The sudden death of an infant is always heartbreaking. Not knowing the reason a baby has died makes an unbearable situation even more painful. When there is no explanation for the sudden death of a child between one month and one year, it is classified as Sudden Infant Death Syndrome or SIDS. The cause of SIDS is unknown. However, there are facts we know about the children it strikes. The following are SIDS risk factors and preventative measures.
- 90% of cases happen by six months of age.
- Rates are slightly higher for boys than girls.
- Rates are higher in certain ethnic groups.
- American Indian and Alaska Native were highest.
- Asian and Pacific Islanders were lowest.
In 2017 there were 1,400 deaths attributed to SIDS. In the US, it’s the leading cause of death in this age group.
The unknown surrounding SIDS can make it seem like it just comes down to bad luck. Parents can take steps to decrease their child’s risk. However, even when parents do everything, SIDS cannot be 100% prevented due to the fact that an exact cause or causes are not known at this time.
SIDS and Sleep
Because SIDS happens during sleep, many of the steps recommended have to do with the sleep environment. The American Academy of Pediatrics (AAP) recommends always placing a baby on their back for sleep, day and night. Parents should make sure that anyone caring for their child follows this important advice. The Back to Sleep campaign initiated in 1992 is attributed to a significant decline in the SIDS rate.
Many parents express concern when their baby starts rolling over to their tummy on their own. The AAP provides reassurance on their website Healthy Children that, “…if your baby is comfortable rolling both ways (back to tummy, tummy to back), then you do not have to return your baby to the back.”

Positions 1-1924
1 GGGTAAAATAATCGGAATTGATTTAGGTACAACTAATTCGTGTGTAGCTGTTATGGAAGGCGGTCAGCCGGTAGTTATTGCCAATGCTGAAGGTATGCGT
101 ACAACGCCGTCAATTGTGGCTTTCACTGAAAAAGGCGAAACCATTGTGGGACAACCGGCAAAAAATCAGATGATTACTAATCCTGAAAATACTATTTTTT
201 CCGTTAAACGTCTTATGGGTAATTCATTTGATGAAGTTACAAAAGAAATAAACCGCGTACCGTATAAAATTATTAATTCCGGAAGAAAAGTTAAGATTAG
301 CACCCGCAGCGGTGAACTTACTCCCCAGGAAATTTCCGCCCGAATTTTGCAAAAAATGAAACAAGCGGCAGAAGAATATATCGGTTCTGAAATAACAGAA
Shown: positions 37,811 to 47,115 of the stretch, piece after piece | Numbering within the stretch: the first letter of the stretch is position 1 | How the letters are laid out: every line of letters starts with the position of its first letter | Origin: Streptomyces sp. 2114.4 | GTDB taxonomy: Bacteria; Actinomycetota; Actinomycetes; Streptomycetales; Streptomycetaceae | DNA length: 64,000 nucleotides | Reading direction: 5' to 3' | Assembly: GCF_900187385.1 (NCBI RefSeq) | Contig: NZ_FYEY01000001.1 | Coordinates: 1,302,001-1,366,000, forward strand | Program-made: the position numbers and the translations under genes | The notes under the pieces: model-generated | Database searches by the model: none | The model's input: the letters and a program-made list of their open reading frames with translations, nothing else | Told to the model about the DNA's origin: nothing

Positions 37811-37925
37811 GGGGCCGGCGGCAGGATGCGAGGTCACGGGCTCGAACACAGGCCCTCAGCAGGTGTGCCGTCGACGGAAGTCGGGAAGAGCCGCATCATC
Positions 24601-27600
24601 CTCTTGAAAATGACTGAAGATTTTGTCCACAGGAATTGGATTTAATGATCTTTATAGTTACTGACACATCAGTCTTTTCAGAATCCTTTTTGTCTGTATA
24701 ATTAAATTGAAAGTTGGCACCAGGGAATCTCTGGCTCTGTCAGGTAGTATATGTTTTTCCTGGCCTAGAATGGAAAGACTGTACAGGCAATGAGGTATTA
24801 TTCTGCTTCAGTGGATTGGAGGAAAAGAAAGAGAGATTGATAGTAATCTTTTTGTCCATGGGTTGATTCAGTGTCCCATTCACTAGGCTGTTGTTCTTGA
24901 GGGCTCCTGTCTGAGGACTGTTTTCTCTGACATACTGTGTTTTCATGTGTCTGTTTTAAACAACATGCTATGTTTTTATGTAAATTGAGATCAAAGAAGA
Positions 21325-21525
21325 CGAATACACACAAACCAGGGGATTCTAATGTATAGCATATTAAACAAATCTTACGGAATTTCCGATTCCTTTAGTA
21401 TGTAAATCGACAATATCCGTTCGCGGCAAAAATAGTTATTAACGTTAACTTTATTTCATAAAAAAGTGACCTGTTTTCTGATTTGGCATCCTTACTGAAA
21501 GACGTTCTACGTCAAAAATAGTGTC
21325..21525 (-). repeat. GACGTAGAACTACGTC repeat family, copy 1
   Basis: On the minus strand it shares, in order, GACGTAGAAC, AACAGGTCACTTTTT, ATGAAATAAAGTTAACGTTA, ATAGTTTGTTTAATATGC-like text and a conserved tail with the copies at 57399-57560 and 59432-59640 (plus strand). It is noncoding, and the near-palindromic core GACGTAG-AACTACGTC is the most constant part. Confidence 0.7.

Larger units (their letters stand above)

For their first year, babies should sleep in the same room as their parents. Because co-sleeping is associated with a higher incidence of SIDS, babies should sleep in their own bed. A crib or bassinet is recommended. Sofas and chairs aren’t suitable for sleep surfaces and are particularly risky.
The baby’s sleeping surface should be firm, and there should be nothing in the bed with the child — no bumper pads, pillows or stuffed animals.
Room temperatures and clothing should provide warmth without overheating infants. Using a sleep sack for warmth is advised instead of blankets.
Breastfeeding is associated with significantly lower rates of SIDS. A study in 2017 reported that breastfeeding for at least two months resulted in reducing SIDS rates by 50%. This was true even when breastfeeding was combined with formula.
Additional SIDS risk-reduction recommendations include offering a pacifier at times of sleep, not smoking during pregnancy, and not letting anyone smoke around your child.
Dr. Bande Virgil, MD, is a board-certified pediatrician by the American Board of Pediatrics. She is a pediatric hospitalist from Piedmont Columbus Regional Hospital and Assistant Professor of Clinical Pediatrics Mercer University School of Medicine, Columbus. Virgil talks to every parent and caregiver of newborns and children under a year about SIDS prevention at every interaction she has with them.
“SIDS rates are impacted by simple modifications in safe sleep for infants under one year of age. That’s a major win for public health. Our public health initiatives to educate parents about the risk factors that impact SIDS have resulted in evidence of decreased SIDS rates.”
Virgil adds, “If we can save one child and spare one family the heartache of losing their child, the conversation is worth it.”
SIDS Risk Factors and Prevention: Sources
CDC: Sudden Unexpected Death and Sudden Infant Death Syndrome Data and Statistics
Healthy Children: How to Keep Your Sleeping Baby Safe
Pediatrics: Duration of Breastfeeding and Risk of SIDS: An Individual Participant Data Meta-analysis
American SIDS Institute: Reduce the Risk